Mr Ever-Present: Alfreton Town fan hasn’t missed a game in 35 years, attending 1,871 matches on the trot

Bill Draper hasn’t missed a single Alfreton Town match for over 35 years, and he has no intention of ever missing another.

Friday, 25th December 2015, 7:21 am
Alfreton Town v Bradford Park Avenue (yellow),

The Derbyshire Times correspondent has only missed 13 Reds matches since 1966, but he’s currently on a run of attending 1,872 consecutive games.

He once turned down the chance to be best man at a friend’s wedding, and almost had his run broken by chicken pox.

And at 66 years of age admits he doesn’t always wake up on matchdays full of enthusiasm for Alfreton’s next outing.

But there’s no chance he’ll be giving one single fixture a miss.

“If you hadn’t missed a match for 35 years, would you even think about it?” he asks.

“I’ve been to 1,872 on the trot.

“It’s something I will do as long as I can, missing a game is not an option.”

The love affair with the Reds began in 1959, when his father took him to his first game.

And the start of his remarkable run of consecutive attendances was another important date for Alfreton Town – the birth of one of the club’s finest exports.

“It just gets in the blood,” he said.

“I certainly do love the club and non-league football, I have no interest in professional clubs and not a great deal of interest in anything outside Alfreton Town.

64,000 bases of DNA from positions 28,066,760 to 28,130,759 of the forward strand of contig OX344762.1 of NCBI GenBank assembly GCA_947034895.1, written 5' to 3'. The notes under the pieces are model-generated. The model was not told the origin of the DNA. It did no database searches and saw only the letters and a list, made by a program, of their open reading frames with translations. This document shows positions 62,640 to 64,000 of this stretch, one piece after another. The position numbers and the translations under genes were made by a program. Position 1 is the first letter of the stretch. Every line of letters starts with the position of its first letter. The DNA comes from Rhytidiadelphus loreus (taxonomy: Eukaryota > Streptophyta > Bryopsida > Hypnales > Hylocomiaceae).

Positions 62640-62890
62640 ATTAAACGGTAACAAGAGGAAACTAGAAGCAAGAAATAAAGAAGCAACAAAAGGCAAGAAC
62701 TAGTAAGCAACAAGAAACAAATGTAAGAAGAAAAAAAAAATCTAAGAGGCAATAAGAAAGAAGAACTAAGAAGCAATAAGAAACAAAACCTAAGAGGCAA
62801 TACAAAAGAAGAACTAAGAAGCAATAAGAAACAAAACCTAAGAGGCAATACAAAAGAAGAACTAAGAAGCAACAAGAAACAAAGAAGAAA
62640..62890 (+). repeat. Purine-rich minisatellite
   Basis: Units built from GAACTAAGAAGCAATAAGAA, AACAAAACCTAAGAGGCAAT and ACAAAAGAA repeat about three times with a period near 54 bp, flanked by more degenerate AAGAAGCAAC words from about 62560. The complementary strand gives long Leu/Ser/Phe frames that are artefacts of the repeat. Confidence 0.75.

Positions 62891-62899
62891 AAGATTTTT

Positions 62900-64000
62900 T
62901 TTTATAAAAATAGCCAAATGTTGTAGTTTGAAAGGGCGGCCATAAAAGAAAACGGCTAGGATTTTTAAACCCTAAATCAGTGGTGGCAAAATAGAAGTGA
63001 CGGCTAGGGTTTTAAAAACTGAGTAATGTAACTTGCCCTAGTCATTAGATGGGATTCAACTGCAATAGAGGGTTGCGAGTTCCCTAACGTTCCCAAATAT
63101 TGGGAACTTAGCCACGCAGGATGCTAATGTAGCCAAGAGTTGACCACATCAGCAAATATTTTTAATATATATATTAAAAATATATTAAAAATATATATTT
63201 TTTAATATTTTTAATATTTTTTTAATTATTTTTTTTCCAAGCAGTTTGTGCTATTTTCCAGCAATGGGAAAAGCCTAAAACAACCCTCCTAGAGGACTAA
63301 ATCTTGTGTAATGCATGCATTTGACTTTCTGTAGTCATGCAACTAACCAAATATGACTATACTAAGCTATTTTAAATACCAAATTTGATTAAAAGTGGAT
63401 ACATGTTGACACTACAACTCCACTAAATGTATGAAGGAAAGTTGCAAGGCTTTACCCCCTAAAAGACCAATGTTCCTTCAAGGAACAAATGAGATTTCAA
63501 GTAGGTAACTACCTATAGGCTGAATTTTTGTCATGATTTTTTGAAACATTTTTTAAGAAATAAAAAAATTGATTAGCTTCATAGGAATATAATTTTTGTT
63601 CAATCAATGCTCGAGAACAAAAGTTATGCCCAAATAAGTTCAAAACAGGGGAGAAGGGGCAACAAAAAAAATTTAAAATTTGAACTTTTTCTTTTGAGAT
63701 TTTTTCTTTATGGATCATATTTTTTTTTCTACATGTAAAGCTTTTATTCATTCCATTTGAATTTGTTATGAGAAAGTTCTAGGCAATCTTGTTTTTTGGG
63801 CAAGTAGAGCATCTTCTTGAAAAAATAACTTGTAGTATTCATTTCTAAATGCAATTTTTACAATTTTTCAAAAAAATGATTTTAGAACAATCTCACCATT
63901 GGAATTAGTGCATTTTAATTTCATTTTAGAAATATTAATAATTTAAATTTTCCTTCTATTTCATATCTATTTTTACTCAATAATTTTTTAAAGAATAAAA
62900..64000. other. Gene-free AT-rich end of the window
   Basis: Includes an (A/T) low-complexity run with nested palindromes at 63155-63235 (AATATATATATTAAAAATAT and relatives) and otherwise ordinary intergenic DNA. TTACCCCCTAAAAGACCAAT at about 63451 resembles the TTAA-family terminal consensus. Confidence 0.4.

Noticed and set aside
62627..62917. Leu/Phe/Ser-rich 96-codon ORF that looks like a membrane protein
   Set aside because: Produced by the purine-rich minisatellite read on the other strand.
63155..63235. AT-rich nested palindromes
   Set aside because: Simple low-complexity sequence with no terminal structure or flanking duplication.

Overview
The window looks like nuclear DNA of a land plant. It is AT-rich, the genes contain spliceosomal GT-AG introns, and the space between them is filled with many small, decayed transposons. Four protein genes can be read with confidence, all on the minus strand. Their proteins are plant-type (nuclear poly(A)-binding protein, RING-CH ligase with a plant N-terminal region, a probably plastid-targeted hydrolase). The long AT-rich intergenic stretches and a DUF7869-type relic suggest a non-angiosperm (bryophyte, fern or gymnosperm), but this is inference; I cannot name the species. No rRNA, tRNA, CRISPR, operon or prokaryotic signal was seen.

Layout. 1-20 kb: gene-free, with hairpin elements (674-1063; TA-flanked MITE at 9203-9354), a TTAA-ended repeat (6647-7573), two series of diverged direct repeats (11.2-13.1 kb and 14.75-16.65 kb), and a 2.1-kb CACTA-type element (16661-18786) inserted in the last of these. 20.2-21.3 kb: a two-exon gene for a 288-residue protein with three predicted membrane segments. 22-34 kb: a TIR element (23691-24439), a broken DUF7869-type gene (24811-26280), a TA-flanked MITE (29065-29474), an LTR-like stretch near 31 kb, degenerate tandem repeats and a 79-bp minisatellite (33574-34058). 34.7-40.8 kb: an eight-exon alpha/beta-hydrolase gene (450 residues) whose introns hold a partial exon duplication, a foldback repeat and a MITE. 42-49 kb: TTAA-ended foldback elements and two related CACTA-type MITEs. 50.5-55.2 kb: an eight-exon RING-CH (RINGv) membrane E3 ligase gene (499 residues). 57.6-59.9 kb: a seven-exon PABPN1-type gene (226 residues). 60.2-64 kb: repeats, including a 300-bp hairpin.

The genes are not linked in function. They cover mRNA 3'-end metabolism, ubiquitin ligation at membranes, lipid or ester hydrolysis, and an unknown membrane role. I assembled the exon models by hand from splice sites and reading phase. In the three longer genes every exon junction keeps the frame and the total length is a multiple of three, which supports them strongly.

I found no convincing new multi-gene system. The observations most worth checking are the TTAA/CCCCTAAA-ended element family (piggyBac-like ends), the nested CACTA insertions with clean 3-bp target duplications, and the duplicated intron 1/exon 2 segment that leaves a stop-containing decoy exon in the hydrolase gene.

“I’ve been doing the Derbyshire Times reports since 1972, but it’s a no brainer, I’ve got to be there.

“When I first started I didn’t do away matches for the paper.

“But I’ve been to every single game, home and away since 13th December 1980 – by coincidence that was the day Ryan France was born.”

France grew up to play for the Reds, win two promotions and then move to Hull City before playing in the Premier League and retiring.

Draper has spent France’s entire lifetime going to Alfreton matches, at almost any cost.

“I refused to be a best man for a good friend in 1988 – the wedding clashed with an FA Cup game at Bilston.

“There were a couple of close calls. In 1999 I got chicken pox and on the Saturday it snowed at Radcliffe Borough and I got away with it.

“The other was when we broke down in 2009 on the way to Fleetwood and had to get two taxis and two trains to get there for kick-off – it cost a fortune.”

This kind of dedication isn’t as rare as you’d think, one of Draper’s matchday travelling companions – Geoff Greenwood – hasn’t missed a game for 28 years this month.

But Draper is certainly more qualified than most to pick out the club’s highs and lows of the past 35 years.

“Alfreton getting into the Conference was a high point, but it was a love-hate relationship with the Conference. At least we got up there and had a go.

“Double relegation in 1997/98/99 was the low point.

“The finest ever Alfreton player was John Harrison but his last game was 1977 so he doesn’t fit into this run of games.

“There’s been a lot of good players, I couldn’t narrow it down.”

And having seen so many Alfreton teams come and go, the current crop should be privileged to receive his seal of approval.

“They’re young lads gelling together, there’s promise there definitely.”

Chances are most of those players will be gone before Draper reaches his next big milestone, his 2000th consecutive match.

But he’s not planning any special celebrations just yet.

“There’s two and a half years to go before I reach that, I’ve got plenty of time to plan something.”